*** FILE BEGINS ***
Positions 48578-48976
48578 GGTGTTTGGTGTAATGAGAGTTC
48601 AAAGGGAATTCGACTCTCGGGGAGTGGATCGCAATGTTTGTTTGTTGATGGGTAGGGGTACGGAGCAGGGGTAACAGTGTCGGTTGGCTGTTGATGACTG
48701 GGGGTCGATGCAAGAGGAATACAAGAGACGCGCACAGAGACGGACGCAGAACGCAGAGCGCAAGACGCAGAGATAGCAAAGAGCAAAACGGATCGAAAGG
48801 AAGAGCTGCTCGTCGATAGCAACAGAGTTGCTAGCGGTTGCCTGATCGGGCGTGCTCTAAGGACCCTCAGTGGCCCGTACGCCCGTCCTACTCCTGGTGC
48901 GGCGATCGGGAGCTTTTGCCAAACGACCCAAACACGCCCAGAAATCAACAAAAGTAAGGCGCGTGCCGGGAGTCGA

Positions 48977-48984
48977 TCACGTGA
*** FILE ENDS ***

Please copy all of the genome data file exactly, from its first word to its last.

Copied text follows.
Positions 48578-48976
48578 GGTGTTTGGTGTAATGAGAGTTC
48601 AAAGGGAATTCGACTCTCGGGGAGTGGATCGCAATGTTTGTTTGTTGATGGGTAGGGGTACGGAGCAGGGGTAACAGTGTCGGTTGGCTGTTGATGACTG
48701 GGGGTCGATGCAAGAGGAATACAAGAGACGCGCACAGAGACGGACGCAGAACGCAGAGCGCAAGACGCAGAGATAGCAAAGAGCAAAACGGATCGAAAGG
48801 AAGAGCTGCTCGTCGATAGCAACAGAGTTGCTAGCGGTTGCCTGATCGGGCGTGCTCTAAGGACCCTCAGTGGCCCGTACGCCCGTCCTACTCCTGGTGC
48901 GGCGATCGGGAGCTTTTGCCAAACGACCCAAACACGCCCAGAAATCAACAAAAGTAAGGCGCGTGCCGGGAGTCGA

Positions 48977-48984
48977 TCACGTGA